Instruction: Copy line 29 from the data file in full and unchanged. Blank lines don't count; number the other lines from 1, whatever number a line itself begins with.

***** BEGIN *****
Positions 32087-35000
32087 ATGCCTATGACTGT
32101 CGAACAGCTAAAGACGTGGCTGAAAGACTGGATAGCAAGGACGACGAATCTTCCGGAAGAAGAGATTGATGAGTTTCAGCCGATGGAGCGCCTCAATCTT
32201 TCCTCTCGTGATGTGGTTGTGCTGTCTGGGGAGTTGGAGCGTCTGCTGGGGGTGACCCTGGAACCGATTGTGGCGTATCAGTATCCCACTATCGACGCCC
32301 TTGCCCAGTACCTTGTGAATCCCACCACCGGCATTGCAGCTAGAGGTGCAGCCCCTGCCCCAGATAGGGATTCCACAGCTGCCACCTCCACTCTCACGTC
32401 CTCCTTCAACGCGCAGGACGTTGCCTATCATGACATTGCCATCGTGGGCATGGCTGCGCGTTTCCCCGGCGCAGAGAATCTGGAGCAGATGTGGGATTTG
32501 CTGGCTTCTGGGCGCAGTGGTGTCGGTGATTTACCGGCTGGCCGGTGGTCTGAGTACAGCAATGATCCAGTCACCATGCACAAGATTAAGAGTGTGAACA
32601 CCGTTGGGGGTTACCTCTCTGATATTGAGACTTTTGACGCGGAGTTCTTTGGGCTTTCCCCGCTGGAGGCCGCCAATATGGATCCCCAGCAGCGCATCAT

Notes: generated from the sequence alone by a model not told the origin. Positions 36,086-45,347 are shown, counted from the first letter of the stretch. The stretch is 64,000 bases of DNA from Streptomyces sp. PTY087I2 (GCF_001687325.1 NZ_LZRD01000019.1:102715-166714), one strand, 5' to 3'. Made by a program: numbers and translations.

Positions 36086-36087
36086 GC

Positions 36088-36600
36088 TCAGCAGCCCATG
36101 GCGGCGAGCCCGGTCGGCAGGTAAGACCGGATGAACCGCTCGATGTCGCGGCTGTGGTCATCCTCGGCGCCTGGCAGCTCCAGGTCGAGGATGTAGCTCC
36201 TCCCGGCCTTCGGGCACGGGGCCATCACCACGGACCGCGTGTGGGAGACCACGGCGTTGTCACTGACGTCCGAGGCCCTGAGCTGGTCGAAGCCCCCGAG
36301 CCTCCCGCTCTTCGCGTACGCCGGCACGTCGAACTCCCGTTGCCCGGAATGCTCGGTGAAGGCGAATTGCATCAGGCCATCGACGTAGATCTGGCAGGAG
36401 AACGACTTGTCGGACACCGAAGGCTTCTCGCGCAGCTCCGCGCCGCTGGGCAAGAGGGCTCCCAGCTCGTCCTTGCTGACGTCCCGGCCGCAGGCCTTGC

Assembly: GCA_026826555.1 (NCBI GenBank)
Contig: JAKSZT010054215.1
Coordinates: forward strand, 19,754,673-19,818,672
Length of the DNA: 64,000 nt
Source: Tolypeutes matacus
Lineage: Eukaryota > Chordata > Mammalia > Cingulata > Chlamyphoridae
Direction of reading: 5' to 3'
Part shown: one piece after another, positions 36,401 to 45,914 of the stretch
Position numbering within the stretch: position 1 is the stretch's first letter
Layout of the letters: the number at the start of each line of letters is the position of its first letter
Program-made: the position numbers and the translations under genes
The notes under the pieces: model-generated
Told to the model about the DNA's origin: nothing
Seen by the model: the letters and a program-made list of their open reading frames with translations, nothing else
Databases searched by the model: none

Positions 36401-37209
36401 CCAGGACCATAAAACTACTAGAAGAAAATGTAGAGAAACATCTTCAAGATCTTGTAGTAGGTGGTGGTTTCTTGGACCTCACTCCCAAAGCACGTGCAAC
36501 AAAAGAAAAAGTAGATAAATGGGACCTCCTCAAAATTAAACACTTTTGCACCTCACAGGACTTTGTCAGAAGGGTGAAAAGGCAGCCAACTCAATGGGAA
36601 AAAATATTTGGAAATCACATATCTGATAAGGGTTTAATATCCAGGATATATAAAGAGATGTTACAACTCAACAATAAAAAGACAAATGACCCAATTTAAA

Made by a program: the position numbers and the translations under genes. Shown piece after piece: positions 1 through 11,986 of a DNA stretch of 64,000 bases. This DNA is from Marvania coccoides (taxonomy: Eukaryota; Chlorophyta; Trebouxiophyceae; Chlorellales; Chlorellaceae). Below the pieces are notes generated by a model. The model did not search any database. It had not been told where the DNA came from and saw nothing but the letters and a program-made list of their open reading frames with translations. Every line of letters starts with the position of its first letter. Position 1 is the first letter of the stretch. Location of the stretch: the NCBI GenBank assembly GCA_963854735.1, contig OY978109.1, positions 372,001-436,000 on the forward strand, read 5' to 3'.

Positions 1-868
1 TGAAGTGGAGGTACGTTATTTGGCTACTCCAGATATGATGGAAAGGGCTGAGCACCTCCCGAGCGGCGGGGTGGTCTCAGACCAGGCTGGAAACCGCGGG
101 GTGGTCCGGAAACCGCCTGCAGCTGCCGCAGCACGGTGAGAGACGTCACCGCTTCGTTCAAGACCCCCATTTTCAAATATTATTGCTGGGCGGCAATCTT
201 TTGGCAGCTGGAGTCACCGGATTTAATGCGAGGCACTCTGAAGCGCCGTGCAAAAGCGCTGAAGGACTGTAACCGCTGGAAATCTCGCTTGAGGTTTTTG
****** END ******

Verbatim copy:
The notes under the pieces: model-generated